Abstract: Adversarial learning is a hot topic in machine learning, pattern recognition, and security. In particular, adversarial examples, referred to as augmented data points generated by imperceptible perturbation of input samples, have recently drawn much attention in the community. Being difficult to distinguish from real examples, such adversarial examples could change the prediction of many best learning models including the state-of-the-art deep learning models. Various attempts have recently been made to build robust models that take into account adversarial examples. However, these methods can either lead to performance drops, or are ad-hoc in nature and lack mathematic motivations. In this tutorial, we will first present the background of adversarial examples including its history, the motivation, properties, and the concepts. We will then discuss in theory how a unified framework and various robust learning models can be built against adversarial examples. Visualization and illustrative examples will be made to understand the theory. Finally we will extend the theory of adversarial examples in various applications including computer vision, pattern recognition, and cybersecurity. A series of experimental investigations will also be presented for illustrating the usefulness of adversarial examples for robust learning.

Bio: Kaizhu Huang is currently a Professor, Department of Electrical and Electronic Engineering, Xi’an Jiaotong- Liverpool University, China. He is also the founding director of Suzhou Municipal Key Laboratory of Cognitive Computation and Applied Technology. Prof. Huang has been working in machine learning, adversarial learning and security, neural information processing, and pattern recognition. He was the recipient of 2011 Asia Pacific Neural Network Society (APNNS) Younger Researcher Award. He also received Best Book Award in National Book Competition and best paper (or finalist) awards in international conferences four times. He has published 8 books in Springer and over 180 international research papers including about 60 SCI-indexed international journals, e.g., in journals (JMLR, Neural Computation, IEEE T-PAMI, IEEE T-NNLS, IEEE T-IP, IEEE T-BME, IEEE T-Cybernetics) and conferences (NeurIPS, IJCAI, SIGIR, UAI, CIKM, ICDM, ICML, ECML, CVPR). He serves as associated editors in four international journals (including three JCR-1 journals) and board member in three international book series. He has been invited as a keynote speaker in over 20 international conferences and forums. He has been sitting in the grant evaluation panels in Hong Kong RGC, Singapore AI programmes, and NSFC, China. He served as chairs and PCs in many international conferences and workshops such as ICONIP, AAAI, ICML, IJCAI, NeurIPS, ICLR, ICDAR, and ACPR. His homepage can be seen at:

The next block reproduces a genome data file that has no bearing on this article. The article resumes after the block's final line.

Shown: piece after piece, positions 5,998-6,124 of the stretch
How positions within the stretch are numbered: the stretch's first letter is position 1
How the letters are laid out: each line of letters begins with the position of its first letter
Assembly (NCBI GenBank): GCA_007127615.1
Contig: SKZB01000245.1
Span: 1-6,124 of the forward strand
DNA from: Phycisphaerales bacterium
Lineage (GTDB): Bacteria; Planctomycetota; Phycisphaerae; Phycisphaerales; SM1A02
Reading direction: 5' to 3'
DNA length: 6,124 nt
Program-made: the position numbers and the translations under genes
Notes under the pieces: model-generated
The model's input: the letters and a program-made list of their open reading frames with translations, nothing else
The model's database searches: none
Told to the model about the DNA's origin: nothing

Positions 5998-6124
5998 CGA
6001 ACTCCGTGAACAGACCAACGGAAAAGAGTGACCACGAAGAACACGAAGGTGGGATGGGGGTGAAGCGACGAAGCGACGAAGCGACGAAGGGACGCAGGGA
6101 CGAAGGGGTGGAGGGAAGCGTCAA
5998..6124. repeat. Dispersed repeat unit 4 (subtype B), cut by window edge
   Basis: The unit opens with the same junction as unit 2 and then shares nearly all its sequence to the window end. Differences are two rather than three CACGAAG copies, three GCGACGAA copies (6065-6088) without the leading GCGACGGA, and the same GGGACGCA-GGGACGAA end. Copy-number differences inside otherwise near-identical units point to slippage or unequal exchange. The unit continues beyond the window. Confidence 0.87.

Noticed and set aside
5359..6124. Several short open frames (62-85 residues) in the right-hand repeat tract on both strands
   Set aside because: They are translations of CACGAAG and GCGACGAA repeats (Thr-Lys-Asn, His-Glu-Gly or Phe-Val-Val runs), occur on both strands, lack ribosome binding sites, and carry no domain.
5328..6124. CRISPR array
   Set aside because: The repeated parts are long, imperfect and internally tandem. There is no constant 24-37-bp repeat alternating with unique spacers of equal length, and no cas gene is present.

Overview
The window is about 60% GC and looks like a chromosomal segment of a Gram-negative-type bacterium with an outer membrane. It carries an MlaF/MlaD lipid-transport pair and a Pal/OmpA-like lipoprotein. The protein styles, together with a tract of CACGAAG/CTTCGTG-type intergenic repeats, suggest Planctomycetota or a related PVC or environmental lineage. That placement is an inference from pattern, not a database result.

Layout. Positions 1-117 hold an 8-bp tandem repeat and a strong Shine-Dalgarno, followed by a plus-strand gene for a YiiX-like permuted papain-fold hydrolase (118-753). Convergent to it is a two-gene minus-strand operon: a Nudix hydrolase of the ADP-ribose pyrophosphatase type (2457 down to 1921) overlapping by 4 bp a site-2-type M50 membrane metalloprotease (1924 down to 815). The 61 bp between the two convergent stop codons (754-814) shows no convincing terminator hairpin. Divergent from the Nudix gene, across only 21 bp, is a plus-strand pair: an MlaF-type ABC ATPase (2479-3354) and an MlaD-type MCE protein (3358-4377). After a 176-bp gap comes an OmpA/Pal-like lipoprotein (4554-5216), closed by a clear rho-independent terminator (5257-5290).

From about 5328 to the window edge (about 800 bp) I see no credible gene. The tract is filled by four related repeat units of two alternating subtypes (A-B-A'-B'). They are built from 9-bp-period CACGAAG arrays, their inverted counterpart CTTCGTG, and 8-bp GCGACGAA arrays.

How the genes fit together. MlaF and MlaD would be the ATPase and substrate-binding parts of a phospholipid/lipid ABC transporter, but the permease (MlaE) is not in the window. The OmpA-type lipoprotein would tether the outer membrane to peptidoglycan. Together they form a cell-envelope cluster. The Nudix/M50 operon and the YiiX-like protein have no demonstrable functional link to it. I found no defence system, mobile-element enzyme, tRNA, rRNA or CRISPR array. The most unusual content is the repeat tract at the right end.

Organizing Committee

Honorary Co-Chairs
  • Jonathan Chan, King Mongkut’s University of Technology Thonburi, Thailand
  • Irwin King, The Chinese University of Hong Kong, Hong Kong
General Co-Chairs
  • Andrew Leung, City University of Hong Kong, Hong Kong
  • James Kwok, The Hong Kong University of Science and Technology, Hong Kong
Program Co-Chairs
  • Haiqin Yang, Ping An Life, China
  • Kitsuchart Pasupa, King Mongkut's Institute of Technology Ladkrabang, Thailand
Local Arrangements Co-Chairs
  • Vithida Chongsuphajaisiddhi, King Mongkut University of Technology Thonburi, Thailand
Finance Co-Chairs
  • Vajirasak Vanijja, King Mongkut's University of Technology Thonburi, Thailand
  • Seiichi Ozawa, Kobe University, Japan
Special Sessions Co-Chairs
  • Kaizhu Huang, Xi'an Jiaotong Liverpool University, China
  • Raymond Chi-Wing Wong, The Hong Kong University of Science and Technology, Hong Kong
Tutorial Co-Chairs
  • Zenglin Xu, Harbin Institute of Technology, Shenzhen, China
  • Jing Li, The Hong Kong Polytech University, Hong Kong
Proceedings Co-Chairs
  • Xinyi Le, Shanghai Jiao Tong University, China
  • Jinchang Ren, University of Strathclyde, United Kingdom
Publicity Co-Chairs
  • Zeng-Guang Hou, Institute of Automation, Chinese Academy of Sciences, China
  • Ricky Ka-Chun Wong, City University of Hong Kong, Hong Kong
Regional Liaison
  • Yiu-ming Cheung, Hong Kong Baptist University, Hong Kong
  • Junqiu Wei, Noah's Ark Lab, Huawei Technologies, Hong Kong
  • Jianke Zhu, Zhejiang University, China
  • Jiefeng Cheng, Ping An Life, China
  • Kun Zhang, Carnegie Mellon University, USA
  • Zhirong Yang, Norwegian University of Science and Technology, Norway
  • Bo Zhang, Philips Research France, France
  • Paul S Pang, Federation University Australia, New Zealand
  • Somnuk Phon-Amnuaisuk, Universiti Teknologi Brunei, Brunei